Banco de Espana
28014 Madrid SPAIN
Institutional Affiliation: Economic Bureau of the President, Spain
Information about this author at RePEc
NBER Working Papers and Publications
|August 2005||Understanding the Effects of Government Spending on Consumption|
with , : w11578
Recent evidence suggests that consumption rises in response to an increase in government spending. That finding cannot be easily reconciled with existing optimizing business cycle models. We extend the standard new Keynesian model to allow for the presence of rule-of-thumb consumers. We show how the interaction of the latter with sticky prices and deficit financing can account for the existing evidence on the effects of government spending.
|March 2004||Rule-of-Thumb Consumers and the Design of Interest Rate Rules|
with , J. David Lopez-Salido: w10392
We introduce rule-of-thumb consumers in an otherwise standard dynamic sticky price model, and show how their presence can change dramatically the properties of widely used interest rate rules. In particular, the existence of a unique equilibrium is no longer guaranteed by an interest rate rule that satisfies the so called Taylor principle. Our findings call for caution when using estimates of interest rate rules in order to assess the merits of monetary policy in specific historical periods.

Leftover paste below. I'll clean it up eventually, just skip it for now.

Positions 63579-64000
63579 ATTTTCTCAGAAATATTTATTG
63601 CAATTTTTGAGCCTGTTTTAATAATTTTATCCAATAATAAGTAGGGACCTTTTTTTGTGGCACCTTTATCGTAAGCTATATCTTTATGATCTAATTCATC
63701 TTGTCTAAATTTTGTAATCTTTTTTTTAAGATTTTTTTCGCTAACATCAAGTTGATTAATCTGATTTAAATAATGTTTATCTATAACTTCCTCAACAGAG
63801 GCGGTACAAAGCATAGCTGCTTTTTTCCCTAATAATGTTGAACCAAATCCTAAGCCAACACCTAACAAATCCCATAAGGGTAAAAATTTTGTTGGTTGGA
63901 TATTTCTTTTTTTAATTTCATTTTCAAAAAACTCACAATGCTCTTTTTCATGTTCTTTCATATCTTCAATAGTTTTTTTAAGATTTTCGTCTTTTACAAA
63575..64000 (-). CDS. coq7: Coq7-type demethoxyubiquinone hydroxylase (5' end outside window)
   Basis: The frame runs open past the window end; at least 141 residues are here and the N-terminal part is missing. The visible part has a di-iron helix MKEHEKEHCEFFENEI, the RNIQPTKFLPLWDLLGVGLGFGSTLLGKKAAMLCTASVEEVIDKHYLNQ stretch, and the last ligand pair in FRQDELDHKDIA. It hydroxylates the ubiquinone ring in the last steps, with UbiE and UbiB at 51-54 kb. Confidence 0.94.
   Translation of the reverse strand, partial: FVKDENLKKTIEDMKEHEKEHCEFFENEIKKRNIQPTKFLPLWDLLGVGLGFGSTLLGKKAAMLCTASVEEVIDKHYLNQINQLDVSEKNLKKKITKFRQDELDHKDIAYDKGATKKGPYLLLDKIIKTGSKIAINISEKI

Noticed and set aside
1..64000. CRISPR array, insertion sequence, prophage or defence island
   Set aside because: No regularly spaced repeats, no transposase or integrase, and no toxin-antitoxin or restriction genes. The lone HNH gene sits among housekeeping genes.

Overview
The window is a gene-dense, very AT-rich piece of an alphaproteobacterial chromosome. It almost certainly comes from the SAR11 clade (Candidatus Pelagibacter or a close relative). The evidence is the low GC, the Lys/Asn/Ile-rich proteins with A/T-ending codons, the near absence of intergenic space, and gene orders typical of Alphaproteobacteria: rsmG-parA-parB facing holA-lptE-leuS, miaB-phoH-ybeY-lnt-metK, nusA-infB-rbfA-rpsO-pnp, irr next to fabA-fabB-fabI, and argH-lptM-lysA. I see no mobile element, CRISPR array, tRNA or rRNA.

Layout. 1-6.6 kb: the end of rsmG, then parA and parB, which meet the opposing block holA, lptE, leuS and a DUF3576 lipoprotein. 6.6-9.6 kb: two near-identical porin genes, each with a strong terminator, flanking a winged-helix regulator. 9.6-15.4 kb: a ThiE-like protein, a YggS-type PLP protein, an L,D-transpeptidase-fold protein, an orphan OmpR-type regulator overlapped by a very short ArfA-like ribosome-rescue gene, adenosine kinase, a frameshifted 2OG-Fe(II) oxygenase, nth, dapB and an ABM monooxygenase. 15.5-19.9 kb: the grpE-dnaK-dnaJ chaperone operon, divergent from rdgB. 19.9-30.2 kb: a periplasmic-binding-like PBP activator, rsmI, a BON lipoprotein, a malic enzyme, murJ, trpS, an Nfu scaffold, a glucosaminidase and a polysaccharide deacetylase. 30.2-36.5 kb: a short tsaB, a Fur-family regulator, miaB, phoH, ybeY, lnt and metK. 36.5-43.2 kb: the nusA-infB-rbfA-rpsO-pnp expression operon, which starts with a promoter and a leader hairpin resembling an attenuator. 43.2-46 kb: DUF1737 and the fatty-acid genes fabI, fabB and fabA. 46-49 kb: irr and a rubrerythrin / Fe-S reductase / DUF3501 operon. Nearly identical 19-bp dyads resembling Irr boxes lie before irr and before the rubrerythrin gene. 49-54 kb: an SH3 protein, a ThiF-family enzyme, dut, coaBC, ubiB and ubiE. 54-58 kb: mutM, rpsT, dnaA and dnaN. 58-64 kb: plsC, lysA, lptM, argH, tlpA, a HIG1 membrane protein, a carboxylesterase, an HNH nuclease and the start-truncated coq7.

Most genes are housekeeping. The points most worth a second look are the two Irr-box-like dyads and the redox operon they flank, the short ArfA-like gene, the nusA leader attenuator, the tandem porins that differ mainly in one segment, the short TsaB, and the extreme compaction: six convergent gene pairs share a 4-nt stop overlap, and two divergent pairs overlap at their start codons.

Published: Gali, Jordi, J. David Lopez-Salido and Javier Valles. "Rule-of-Thumb Consumers And The Design Of Interest Rate Rules," Journal of Money, Credit and Banking, 2004, v36(4,Aug), 739-763.
|February 2002||Technology Shocks and Monetary Policy: Assessing the Fed's Performance|
with , J. David Lopez-Salido: w8768
The purpose of the present paper is twofold. First, we characterize the Fed's systematic response to technology shocks and its implications for U.S. output, hours and inflation. Second, we evaluate the extent to which those responses can be accounted for by a simple monetary policy rule (including the optimal one) in the context of a standard business cycle model with sticky prices. Our main results can be described as follows: First, we detect significant differences across periods in the response of the economy (as well as the Fed's) to a technology shock. Second, the Fed's response to a technology shock in the Volcker-Greenspan period is consistent with an optimal monetary policy rule. Third, in the pre-Volcker period the Fed's policy tended to over stabilize output at the cost of gener...
Published: Gali, Jordi, J. David Lopez-Salido and Javier Valles. "Technology Shocks And Monetary Policy: Assessing The Fed's Performance," Journal of Monetary Economics, 2003, v50(4,May), 723-743. citation courtesy of